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A contribution to cycle safety, a well-intentioned idea poorly executed or just alibi-creation?

Remember our story last month reporting how coach operator National Express wanted the public to vote on which of two designs of sticker warning cyclists of its vehicles’ blind spots it should adopt? A road.cc reader has spotted the final design on one of its coaches – and he’s not impressed.

The design chosen was the yellow triangle bordered in red that appears in the picture above with a drawing of a bicycle and the words, “Caution: Blind Spots” and, underneath, “Please take care.”

It was one of two designs put forward by National Express after consulting with a focus group of cyclists by National Express and staff from the sustainable transport charity Sustrans, which hosted the vote.

We were sent the above picture of a coach with the sticker by John Smith, who also uploaded a video of the vehicle to YouTube.

He said: “I saw my first 'National Express' sticker today. I can report that they are near enough useless. The only reason I saw it is because I was specifically looking out for it (I have been ever since hearing there was a new design).”

Outlining the reasons why he felt underwhelmed by the sight of the sticker, he said: “It's too small to read, it’s too low to be seen by a cyclist,” and “the back of National Express buses are already full of 'stuff'.”

What do you think? Now you’ve seen one, do the stickers make a contribution to the safety of cyclists, is this a well-intentioned gesture that has been poorly executed, or is this just yet another road transport company getting its excuses ready in advance so it can say a dead cyclist was warned?

Let us know in the comments below.

Born in Scotland, Simon moved to London aged seven and now lives in the Oxfordshire Cotswolds with his miniature schnauzer, Elodie. He fell in love with cycling one Saturday morning in 1994 while living in Italy when Milan-San Remo went past his front door. A daily cycle commuter in London back before riding to work started to boom, he's been news editor at road.cc since 2009. Handily for work, he speaks French and Italian. He doesn't get to ride his Colnago as often as he'd like, and freely admits he's much more adept at cooking than fettling with bikes.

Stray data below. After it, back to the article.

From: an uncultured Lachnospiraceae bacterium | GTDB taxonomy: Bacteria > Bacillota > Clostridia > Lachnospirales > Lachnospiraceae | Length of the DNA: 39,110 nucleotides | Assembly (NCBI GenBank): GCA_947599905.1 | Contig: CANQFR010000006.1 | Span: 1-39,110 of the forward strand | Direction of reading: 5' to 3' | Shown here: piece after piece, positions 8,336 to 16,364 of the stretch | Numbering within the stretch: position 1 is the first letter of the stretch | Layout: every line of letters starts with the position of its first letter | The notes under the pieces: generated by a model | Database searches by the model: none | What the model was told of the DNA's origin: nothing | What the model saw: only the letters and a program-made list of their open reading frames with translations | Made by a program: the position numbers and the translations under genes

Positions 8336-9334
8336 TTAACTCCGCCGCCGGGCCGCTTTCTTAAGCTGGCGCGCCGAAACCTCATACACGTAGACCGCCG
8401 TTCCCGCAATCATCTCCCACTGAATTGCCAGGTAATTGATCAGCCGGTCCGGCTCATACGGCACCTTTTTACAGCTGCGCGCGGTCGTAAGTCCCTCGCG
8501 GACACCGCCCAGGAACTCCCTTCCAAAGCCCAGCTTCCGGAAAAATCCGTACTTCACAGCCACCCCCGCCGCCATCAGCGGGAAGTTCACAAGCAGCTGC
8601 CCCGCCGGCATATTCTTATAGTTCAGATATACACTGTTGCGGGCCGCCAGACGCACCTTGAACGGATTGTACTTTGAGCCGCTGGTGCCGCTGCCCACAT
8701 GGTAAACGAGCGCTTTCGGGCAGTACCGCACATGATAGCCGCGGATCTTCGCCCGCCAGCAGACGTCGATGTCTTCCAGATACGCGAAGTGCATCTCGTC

39 comments

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levermonkey [680 posts] 2 years ago
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Well, at least it's inoffensive.  19

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Belaroo [44 posts] 2 years ago
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Maybe they could add a warning saying they will park pretty much wherever you most wouldn't like to have to over take a bus, like on a main road, on a corner in rush hour while I'm cycling my kids to school.

It took over a generation. almost two generations from when they found out cigarettes killed you to not have to work somewhere and breathe in smoke.

How long will it take from establishing we shouldn't have to share with vehicles like this to actually not having to share with them?

Stickers Schmickers.

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FlatBattery [26 posts] 2 years ago
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I'd probably run into the back of the bus trying to read it. Waaay to small.

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teaboy [311 posts] 2 years ago
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An irrelevant distraction in the campaign for a safe environment for cycling for all, like the rest of the stickers and the helmet debate.

Do National Express drivers have regular cycle training? If not, why not? That would do more to make the current roads safer than any sticker ever can.

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Ducci [92 posts] 2 years ago
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So instead of eliminating the blind spot through design or technology they've gone for the soft option i.e. up yours cyclist. If we chose that option at work the HSE would be all over us.

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bikebot [2149 posts] 2 years ago
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Perhaps they've put it down there, so you can read it after being knocked off.

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fatbeggaronabike [836 posts] 2 years ago
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What's the legal standing on this? as they have just admitted in print that they are operating a fleet of coaches that have a dangerous design flaw in (on?) them / their drivers cannot adequately see the road when driving.

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freespirit1 [247 posts] 2 years ago